You know that sinking feeling that you get when you find out that your site has been hacked? You may be tempted to blame your hosting provider for having poor security on their servers. I have had clients ask me to just migrate their site over to a "better" hosting provider to prevent this from happening again. But the most common type of hacks that I see are not “brute force” attacks on the server, rather these hacks are utilizing the code of the CMS (joomla, wordpress, etc) to hack the site. But don't jump to blame your CMS as a bad choice, or blame it on poorly written code. There is no CMS that is hack proof.
Let’s say we migrate your site over to another hosting provider and point your domain name to that new server. If the bot responsible for this hack targeted the site because it found it was one of thousands of Joomla sites running a certain version that does not have a patch installed for this hack, it may have identified “yoursite.com” as a site that it can go back to and re-trigger the hack that exploits that particular un-patched code.
In other words, if we moved the site over to a new hosting provider, it wouldn’t matter. If “yoursite.com” is identified by the bot as a good target, running that particular version of the CMS that the hack exploits, it will just come back around and re-run and hack the site over and over until that exploit is fixed because it just goes to the address and performs the hack on the code, not on the server.
So, in these cases, it’s not the server or hosting provider that is vulnerable, it’s the content management system code that it’s exploiting. That is why I recommend a malware scanner product like SiteLock for all of my clients and has a good track record of being effective for these kinds of known hacks. SiteLock scans the code of the site and looks for known exploits and then (if you have the SMART tool configured) it restores the page back to the original version of the code. SiteLock is not a “firewall” or some other type of system protecting the server from being hacked, rather it identifies and cleans up code that renders the content that people see when they visit the site.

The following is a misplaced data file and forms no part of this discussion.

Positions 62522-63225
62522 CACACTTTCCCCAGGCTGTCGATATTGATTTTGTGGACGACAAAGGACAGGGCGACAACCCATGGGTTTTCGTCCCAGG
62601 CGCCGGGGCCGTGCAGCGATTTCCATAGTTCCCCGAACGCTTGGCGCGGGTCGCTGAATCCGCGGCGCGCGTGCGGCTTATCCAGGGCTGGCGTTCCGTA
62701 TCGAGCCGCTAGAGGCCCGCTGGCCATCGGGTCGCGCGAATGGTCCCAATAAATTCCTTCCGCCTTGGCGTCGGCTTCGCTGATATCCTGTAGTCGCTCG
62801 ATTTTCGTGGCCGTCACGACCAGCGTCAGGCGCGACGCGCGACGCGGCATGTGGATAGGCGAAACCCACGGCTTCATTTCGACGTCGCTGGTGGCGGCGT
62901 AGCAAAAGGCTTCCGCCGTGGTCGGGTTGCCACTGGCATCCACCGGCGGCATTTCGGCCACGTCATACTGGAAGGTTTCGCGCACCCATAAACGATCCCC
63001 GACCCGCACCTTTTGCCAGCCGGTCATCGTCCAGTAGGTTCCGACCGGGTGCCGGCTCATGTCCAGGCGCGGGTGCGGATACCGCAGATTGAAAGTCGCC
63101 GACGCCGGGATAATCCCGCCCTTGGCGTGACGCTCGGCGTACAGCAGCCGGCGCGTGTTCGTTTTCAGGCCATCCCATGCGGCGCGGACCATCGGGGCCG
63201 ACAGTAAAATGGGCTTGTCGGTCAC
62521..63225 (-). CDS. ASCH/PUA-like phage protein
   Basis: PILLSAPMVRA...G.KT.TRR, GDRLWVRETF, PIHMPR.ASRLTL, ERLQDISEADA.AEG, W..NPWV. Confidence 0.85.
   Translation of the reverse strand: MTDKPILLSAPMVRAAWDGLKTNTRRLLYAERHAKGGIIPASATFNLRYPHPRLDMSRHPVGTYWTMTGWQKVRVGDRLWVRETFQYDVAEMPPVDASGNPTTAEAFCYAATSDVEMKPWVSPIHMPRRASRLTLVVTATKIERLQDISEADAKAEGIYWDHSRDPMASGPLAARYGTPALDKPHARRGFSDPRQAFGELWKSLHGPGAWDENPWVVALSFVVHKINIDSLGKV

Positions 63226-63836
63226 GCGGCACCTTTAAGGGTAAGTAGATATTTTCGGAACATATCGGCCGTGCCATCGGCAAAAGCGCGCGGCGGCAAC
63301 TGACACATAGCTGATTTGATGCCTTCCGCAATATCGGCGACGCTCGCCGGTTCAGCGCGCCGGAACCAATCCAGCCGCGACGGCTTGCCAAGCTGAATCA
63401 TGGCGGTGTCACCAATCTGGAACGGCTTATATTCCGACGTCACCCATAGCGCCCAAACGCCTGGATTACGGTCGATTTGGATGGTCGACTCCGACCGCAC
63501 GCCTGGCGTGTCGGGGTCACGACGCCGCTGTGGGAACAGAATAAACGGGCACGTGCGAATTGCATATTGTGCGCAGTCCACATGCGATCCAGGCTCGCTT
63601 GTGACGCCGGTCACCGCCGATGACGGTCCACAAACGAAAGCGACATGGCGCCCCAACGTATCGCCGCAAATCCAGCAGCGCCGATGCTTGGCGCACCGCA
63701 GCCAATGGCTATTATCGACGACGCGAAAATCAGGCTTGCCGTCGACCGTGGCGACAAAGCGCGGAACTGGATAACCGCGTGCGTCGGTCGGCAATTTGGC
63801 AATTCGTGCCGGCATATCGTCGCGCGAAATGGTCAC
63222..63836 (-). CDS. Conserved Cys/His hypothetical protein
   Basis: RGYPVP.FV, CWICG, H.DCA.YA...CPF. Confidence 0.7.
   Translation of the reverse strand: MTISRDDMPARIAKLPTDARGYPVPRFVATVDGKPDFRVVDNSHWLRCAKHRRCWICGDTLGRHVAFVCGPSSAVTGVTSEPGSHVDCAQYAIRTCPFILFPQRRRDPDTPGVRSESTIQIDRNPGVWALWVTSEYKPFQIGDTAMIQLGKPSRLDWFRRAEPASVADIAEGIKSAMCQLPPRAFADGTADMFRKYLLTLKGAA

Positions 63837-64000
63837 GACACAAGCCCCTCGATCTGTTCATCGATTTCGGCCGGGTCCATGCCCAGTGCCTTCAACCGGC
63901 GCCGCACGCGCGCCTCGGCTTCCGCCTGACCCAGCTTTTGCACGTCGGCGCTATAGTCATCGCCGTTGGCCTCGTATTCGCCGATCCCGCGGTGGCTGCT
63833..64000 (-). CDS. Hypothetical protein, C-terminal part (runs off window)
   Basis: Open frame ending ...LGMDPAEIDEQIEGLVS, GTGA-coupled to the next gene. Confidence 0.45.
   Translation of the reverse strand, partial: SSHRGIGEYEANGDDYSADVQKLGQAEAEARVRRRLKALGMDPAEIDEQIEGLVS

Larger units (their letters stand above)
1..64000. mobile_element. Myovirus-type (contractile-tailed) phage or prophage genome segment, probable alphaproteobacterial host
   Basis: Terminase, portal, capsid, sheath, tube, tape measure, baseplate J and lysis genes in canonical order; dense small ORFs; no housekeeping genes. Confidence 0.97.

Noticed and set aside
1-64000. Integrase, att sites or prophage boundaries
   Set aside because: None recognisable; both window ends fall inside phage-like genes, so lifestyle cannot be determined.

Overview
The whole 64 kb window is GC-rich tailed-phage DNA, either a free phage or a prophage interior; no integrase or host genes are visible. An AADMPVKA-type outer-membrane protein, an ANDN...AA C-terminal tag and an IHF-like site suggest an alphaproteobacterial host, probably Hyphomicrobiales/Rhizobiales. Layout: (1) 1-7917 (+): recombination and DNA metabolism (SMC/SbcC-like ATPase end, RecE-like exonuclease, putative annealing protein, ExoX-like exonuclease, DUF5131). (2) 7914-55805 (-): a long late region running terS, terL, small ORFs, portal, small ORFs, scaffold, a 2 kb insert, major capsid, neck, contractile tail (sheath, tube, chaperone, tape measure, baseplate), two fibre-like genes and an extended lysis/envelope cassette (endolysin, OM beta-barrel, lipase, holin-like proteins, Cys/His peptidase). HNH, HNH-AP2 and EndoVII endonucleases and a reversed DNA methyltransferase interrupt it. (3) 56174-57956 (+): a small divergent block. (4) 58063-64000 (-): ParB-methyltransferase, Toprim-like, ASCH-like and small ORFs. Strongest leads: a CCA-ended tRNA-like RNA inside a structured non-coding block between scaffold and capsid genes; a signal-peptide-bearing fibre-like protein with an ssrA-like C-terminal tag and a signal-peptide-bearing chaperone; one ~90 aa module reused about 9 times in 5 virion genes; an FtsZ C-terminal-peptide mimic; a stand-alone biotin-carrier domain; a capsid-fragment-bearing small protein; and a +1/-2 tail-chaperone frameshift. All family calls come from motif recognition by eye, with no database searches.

Even with a malware scanner service protecting your site, your site could be targeted for an exploit that has been discovered over and over, but the right SiteLock tool protects your site by monitoring for unauthorized file changes and restoring it back to the original code. Unfortunately, for these types of hacks, if you are using anything other than old-school static HTML code and lock that down, it is not a matter of IF but rather an issue of WHEN a site will be hacked by these common exploits.
There are some handy tools to use if you choose not to have a malware scanning service like SiteLock. For example, there is a lightweight tool that I install on Joomla sites called Akeeba Admin Tools that has a basic file scanner that can show a report on any pages that have been changed or that have code that might be suspicious, but it would be up to the website developer to go in, run the report, review the results and manually clean up the code. So, in this regard I think of SiteLock as a type of “insurance” that helps detect, prevent, and/or clean-up known exploits to common Content Management Systems such as Joomla or Wordpress (and any others you can think of). A website owner can choose to not have that kind of protection, but when a site becomes the target of an exploit like this then they will manually have to do clean-up, apply a security patch for that particular exploit (if one exists), or take other steps to prevent that particular one from being re-triggered, and then wait for the next attack (of this same exploit or one of many other possible exploits).
Sorry for the bad news, I wish I had a better/easier/cheaper resolution for this, but moving to another hosting provider will not resolve this issue. Even re-vamping the site to use a different CMS wouldn’t help since there is not one CMS that is hack proof.